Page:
• Jorge Diaz

Implementing Profit First with a Line of Credit

In a previous article, I was explaining the importance of using a Line of Credit (LoC) for bootstrapping a startup under a "lean" approach. Well, I have to say that after more than a year, I have applied Profit First (PF) successfully with an LoC by setting it up as "overdraft protection" on the Operations Account. I love the way these both combine and the flexibility this mix brings into my business banking.


The use of overdraft protection, together with the PF system brings many benefits for business owners (especially new entrepreneurs):


  • Develop Your Debt Management "Muscle": Debt is part of all successful businesses in the world. You will learn more about it in the next section, but so far, this approach will help you develop the skills to do so.

  • Consolidate a Profit First approach: Profit First works excellent, but you need a real-life business mindset. Using the overdraft protection together with Profit First is an effective way of respecting asset allocation and staying aligned with the system's purpose.

  • Leverage your Business with less Risk: Getting a loan for building up a business is risky. On the other hand, an LoC is a more flexible approach, both for re-payment deadlines and interest payments.



But even at this point, you may be asking yourself: is it a good idea to get into debt to build up my business. Should I give away equity, or should I bootstrap it up? Who relies on Debt to build a business?


Let's talk then about Debt & Equity for a while...


Debt to Equity Ratio


At this point in the article, I consider it is crucial to introduce a new term: Debt to Equity (D/E) ratio. According to Investopedia:


The debt-to-equity (D/E) ratio is calculated by dividing a company’s total liabilities by its shareholder equity. These numbers are available on the balance sheet of a company’s financial statements.

It means that, if your company's total equity (cash in the bank and equipment, to keep it simple) come to $10,000 in value, and your debt is $20,000, we would divide 20,000/10,000 = 2.00. In this example, your D/E ratio is 2.00. That said, we could conclude that:


  • D/E ratio > 1 means that you owe more than what your company owns. It would be hard to pay the debt with your current assets if somehow you need to.

  • D/E ratio = 1 means that you owe the same as what your company owns.

  • D/E ratio < 1 means that you owe less than what your company owns. In an emergency situation, you could sell part of your assets to pay the debt.

  • D/E ratio = 0 means that your company isn't using any leverage from debt.


Debt to Equity Ratio Examples


Now, who leverages companies by using debt? The answer is EVERYONE. Big, mid, and small players rely on debt leverage to operate. All of the following are public companies, so every single financial statement is publicly available. You can analyze all their available financial ratios online, but we will simply focus on the D/E ratio:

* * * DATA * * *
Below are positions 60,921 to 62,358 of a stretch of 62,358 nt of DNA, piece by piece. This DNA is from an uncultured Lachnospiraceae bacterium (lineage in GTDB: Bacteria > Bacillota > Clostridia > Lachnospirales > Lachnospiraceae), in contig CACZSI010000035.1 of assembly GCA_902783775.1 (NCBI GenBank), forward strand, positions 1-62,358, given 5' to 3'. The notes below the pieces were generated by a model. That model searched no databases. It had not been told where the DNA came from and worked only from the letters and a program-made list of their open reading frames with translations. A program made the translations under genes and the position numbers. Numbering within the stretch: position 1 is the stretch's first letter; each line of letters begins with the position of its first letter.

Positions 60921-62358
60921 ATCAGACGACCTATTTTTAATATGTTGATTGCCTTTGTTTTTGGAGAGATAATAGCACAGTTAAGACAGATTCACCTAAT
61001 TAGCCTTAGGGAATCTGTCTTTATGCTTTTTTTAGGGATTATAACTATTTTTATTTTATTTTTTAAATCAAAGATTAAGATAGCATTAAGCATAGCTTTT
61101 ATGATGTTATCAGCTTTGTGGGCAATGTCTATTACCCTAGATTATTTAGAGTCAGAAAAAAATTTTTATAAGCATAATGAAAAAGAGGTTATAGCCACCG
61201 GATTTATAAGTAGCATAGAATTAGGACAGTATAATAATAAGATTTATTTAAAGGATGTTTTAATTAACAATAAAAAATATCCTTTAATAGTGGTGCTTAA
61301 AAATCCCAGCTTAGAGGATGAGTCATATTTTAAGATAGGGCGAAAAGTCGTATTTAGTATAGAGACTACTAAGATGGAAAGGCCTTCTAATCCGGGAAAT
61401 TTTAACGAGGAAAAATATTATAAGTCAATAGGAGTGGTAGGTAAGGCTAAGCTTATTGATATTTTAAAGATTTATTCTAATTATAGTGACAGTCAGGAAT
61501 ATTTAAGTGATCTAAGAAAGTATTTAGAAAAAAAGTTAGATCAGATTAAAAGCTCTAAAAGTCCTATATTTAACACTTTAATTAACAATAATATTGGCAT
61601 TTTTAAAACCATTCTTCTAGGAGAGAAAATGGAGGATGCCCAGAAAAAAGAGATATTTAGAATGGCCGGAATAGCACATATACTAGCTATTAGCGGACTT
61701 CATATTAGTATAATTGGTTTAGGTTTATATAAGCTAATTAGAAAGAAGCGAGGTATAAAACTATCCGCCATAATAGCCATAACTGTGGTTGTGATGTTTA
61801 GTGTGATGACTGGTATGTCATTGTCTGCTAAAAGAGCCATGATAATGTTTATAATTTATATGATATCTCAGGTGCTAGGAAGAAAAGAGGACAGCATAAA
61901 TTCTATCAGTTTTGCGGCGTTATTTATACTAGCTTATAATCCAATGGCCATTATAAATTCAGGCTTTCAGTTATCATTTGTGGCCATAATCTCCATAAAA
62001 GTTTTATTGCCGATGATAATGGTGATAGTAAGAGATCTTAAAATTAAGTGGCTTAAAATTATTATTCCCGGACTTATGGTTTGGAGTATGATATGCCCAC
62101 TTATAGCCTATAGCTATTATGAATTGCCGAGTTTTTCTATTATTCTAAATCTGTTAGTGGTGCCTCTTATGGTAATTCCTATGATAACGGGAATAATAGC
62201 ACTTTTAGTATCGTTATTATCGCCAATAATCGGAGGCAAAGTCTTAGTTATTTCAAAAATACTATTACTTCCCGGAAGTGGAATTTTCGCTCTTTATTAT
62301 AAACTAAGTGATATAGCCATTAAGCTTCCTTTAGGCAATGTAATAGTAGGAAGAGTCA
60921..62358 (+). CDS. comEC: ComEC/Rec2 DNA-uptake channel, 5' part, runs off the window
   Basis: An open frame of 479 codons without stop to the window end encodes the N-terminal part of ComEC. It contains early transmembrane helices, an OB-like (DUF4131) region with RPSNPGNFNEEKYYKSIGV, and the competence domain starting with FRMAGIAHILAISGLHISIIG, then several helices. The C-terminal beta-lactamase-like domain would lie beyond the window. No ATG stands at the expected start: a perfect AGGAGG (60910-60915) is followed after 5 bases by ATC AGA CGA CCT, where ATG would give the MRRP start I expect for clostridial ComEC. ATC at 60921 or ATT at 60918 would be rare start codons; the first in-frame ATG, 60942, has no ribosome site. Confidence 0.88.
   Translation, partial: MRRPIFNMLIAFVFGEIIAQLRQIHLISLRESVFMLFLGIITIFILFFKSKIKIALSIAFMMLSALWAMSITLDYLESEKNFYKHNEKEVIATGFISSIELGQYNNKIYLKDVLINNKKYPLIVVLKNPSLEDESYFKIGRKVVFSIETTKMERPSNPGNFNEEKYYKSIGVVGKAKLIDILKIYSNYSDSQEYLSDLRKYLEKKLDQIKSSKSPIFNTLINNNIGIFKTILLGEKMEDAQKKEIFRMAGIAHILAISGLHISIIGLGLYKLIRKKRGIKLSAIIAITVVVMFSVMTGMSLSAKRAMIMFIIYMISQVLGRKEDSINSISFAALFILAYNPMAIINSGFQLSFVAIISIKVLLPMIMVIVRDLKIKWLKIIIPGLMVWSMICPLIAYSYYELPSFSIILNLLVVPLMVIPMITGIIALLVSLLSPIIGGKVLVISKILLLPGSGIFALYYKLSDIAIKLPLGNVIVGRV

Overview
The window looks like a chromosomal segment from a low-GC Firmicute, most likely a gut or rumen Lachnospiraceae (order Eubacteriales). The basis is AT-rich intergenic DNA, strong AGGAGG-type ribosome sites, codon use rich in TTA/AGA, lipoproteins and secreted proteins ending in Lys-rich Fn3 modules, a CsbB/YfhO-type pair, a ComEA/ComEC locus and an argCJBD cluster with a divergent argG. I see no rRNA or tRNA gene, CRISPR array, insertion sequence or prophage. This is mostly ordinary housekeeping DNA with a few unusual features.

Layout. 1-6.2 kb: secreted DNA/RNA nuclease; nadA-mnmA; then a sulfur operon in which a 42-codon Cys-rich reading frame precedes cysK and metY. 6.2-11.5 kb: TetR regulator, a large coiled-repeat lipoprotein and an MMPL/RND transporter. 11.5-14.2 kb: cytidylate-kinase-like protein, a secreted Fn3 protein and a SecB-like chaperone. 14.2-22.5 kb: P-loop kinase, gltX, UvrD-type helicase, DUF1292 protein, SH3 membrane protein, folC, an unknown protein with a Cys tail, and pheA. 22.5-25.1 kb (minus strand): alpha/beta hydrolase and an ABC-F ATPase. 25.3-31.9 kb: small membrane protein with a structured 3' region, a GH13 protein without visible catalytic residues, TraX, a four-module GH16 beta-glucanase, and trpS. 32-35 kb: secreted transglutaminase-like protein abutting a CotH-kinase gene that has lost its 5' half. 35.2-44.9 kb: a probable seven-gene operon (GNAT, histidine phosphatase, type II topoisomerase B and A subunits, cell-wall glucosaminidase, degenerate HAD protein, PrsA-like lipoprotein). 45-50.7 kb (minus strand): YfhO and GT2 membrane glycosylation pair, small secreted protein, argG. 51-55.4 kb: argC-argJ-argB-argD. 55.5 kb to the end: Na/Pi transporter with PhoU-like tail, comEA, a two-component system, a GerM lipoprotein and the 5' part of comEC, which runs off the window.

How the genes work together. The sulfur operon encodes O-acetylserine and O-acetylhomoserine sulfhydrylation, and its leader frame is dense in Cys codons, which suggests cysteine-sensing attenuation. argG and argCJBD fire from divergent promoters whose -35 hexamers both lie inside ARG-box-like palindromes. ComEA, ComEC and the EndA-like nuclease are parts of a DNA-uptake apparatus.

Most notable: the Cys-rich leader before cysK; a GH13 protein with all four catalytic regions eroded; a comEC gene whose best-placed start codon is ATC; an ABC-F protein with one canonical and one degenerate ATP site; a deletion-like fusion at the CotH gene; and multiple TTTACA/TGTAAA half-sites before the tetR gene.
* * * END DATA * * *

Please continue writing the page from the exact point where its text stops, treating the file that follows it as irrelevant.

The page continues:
• Apple Inc. (AAPL) D/E ratio: 1.19 (more debt than equity) - view the chart

  • Walt Disney Co (DIS) D/E ratio: 0.58 (more equity than debt) - view the chart

  • Alphabet Inc (Google) (GOOG) D/E ratio: 0.02 (more equity than debt) - view the chart

  • Nike Inc (NKE) D/E ratio: 0.40 (more equity than debt) - view the chart

  • Walmart Inc. (WMT) D/E ratio: 0.75 (more equity than debt) - view the chart


The reason why some companies use it more than others is very particular to each case. If you are interested in knowing more, you would have to dig more on their business models and financials. Just by superficially analyzing it, Apple relies a lot on manufacturing power under specific seasons due to product launch, production lines, and their stores/product line management.


Apple relies on a huge network of physical stores that create a massive overhead in its operating cash flow. But, at the same time, it is one of the main reasons their identity is so strong and can have a "brand equity" level that goes beyond financial statements. For Apple, it is not a risk at all to get into high levels of debt to expand.


Google, on the other hand, has major online infrastructures and relies mostly on worldwide services that make it a cash cow company. They reinvest most of their cash before going after debt leverage.


Every case needs to be evaluated in its own context.


The "Profit First - Line of Credit" Approach


A-Line of Credit can be easily set up at any bank after a credit approval process by the financial institution. Now, the actual way of "operating" it, is what makes the difference. See the following example between a regular account system against an LoC Profit First approach: